St. Jude Children’s Research Hospital, a blueprint for collaboration and care

Cancer doesn’t know boundaries or borders, and neither should the care and treatment of children in need.

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St. Jude patient mom Simone kisses her daughter Azalea outside on a sunny day

St. Jude patient Azalea and her mom, Simone

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From the first days of Russia’s invasion of Ukraine, nearly 1,000 childhood cancer patients and their families were moved from the war zone to hospitals across Europe and North America — a continuance of lifesaving treatment.

It was a global humanitarian effort, coordinated though a virtual command center staffed by St. Jude and ALSAC Global employees and more than 400 international volunteers.

An account of this extraordinary endeavor was recently published in the scientific journal The Lancet Haemotology. It acts as a blueprint for future collaborations among healthcare providers, nonprofit foundations and supporters on a global scale.

It’s an account of collaboration fueled, in part, by you.

Coordination and collaboration funded through monthly $19 pledges from our incredible Partners in Hope. By Trike-a-Thons and Math-a-Thons in elementary schools across the country. From bequests and donations made through the mail and online.

By generous donors like all of you and gala events such as the one held in Chicago earlier this month.

We gathered in Millennium Park, as we have throughout the country this year, to celebrate the 60th anniversary year of St. Jude Children’s Research Hospital.

I saw the generosity and selflessness of this mission on display that night. So many supporters who have never been to Ukraine and may not know any Ukrainians. They will probably never meet patients who received lifesaving treatment thanks to SAFER Ukraine.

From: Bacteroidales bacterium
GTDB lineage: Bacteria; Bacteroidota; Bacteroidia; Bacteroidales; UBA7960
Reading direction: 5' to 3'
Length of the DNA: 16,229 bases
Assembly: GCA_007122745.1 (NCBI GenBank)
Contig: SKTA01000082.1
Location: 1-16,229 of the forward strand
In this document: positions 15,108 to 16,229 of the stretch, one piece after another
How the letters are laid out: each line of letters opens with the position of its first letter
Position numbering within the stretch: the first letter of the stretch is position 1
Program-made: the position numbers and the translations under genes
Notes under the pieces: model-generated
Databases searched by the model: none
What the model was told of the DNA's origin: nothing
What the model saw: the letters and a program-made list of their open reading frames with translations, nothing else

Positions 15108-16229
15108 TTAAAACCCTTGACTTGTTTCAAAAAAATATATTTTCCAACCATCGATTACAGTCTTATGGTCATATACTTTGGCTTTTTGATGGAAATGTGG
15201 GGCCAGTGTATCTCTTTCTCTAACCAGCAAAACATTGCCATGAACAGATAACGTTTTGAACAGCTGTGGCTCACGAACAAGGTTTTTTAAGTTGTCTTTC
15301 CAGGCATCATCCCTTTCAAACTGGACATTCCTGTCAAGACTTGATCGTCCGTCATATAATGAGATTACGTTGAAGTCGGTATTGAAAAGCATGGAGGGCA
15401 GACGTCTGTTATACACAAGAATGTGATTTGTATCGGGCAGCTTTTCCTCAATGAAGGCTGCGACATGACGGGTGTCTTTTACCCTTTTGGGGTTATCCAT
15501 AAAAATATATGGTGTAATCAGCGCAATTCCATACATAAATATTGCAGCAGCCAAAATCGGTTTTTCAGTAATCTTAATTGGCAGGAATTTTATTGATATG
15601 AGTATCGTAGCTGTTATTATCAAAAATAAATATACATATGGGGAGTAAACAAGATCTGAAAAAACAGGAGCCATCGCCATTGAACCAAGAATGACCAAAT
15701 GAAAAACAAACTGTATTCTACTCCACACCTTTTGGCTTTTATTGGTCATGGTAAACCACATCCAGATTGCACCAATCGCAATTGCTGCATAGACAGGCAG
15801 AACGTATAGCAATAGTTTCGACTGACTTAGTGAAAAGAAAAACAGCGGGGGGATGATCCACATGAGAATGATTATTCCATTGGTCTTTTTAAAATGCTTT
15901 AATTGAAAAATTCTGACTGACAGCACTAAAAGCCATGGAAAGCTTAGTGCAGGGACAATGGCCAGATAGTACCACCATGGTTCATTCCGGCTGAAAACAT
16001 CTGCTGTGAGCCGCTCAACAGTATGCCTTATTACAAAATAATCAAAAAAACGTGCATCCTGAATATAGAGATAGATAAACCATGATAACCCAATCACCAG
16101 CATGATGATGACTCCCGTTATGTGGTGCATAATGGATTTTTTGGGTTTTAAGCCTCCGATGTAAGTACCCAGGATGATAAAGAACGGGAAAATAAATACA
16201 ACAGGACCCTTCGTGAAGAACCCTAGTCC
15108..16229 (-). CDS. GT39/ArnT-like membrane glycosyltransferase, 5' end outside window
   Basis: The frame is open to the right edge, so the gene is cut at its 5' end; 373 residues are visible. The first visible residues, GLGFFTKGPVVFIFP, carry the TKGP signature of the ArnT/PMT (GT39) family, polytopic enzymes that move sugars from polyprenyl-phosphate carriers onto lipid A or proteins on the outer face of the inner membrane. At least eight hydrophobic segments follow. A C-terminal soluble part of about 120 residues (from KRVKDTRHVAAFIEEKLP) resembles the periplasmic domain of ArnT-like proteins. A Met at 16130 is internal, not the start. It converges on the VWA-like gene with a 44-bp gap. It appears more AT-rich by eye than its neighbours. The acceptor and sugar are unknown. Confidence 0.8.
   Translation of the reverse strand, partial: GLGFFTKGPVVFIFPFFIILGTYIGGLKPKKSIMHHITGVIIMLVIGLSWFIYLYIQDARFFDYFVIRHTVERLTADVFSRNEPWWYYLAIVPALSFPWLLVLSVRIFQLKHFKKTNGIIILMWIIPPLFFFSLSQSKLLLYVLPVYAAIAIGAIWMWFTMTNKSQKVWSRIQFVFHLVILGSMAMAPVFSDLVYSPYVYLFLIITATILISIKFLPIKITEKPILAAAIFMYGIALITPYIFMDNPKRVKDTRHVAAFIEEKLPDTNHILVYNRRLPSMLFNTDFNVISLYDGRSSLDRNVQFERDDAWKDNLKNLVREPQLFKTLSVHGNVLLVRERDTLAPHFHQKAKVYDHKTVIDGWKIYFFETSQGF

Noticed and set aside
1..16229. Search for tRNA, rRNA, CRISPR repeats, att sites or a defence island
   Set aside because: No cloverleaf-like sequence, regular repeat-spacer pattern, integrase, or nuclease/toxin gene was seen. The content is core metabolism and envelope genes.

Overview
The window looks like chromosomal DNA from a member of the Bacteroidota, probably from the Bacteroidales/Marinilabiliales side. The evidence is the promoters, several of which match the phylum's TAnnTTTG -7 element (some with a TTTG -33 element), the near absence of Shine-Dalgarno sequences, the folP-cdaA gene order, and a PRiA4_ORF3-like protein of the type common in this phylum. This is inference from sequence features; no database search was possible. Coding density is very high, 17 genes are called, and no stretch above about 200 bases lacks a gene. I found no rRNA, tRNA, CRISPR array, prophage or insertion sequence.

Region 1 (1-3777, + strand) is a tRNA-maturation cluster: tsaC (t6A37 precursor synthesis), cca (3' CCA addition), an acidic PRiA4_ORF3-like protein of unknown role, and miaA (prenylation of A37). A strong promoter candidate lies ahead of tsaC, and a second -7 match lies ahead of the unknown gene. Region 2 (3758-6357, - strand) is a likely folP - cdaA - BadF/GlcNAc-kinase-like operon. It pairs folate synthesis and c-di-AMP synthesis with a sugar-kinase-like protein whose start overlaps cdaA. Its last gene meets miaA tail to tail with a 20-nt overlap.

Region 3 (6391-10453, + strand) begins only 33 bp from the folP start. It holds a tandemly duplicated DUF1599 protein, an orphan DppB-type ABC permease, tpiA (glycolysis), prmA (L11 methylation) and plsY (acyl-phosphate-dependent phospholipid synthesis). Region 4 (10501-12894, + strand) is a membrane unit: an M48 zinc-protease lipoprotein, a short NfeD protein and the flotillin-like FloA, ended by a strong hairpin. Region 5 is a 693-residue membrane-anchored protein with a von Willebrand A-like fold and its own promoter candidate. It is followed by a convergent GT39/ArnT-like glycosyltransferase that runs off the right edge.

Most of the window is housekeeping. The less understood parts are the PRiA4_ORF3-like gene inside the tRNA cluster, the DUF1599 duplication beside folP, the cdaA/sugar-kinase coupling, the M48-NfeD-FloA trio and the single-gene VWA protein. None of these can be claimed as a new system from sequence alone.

And yet they give selflessly. This was humanity in action. This is the impact of the St. Jude mission.

It was humanity evident in the evening’s closing tribute when St. Jude patient Azalea’s story was shared via video. And then Azalea herself took the stage to applause.

She came to St. Jude from her home in Jamaica to be treated for rhabdomyosarcoma. At home, Azalea’s parents would have been responsible for purchasing the necessary chemotherapy medicines themselves, an expense that might have equaled a year’s salary.

At St. Jude, we don’t believe where a child lives should dictate that child’s healthcare outcome. At St. Jude, where no family is charged for treatment, travel, housing or food, Azalea’s family found hope and healing.

Azalea’s is a global story of hope, of humanity rising up. When she walked onstage in Chicago, fittingly, the song ‘Rise Up’ greeted her. 

Last March, St. Jude, with supporters like you by our side, rose up to lead the world in helping children in need. “SAFER Ukraine demonstrates the importance of collaborative networks in global health, with participation from individuals, institutions and governments …,” Dr. Asya Agulnick, St. Jude Department of Global Medicine, wrote for Lancet.

For 60 years, St. Jude has believed every child deserves a chance to live their best life and celebrate every moment. Your support helps give kids with cancer around the world that chance. Together, we can save more lives.

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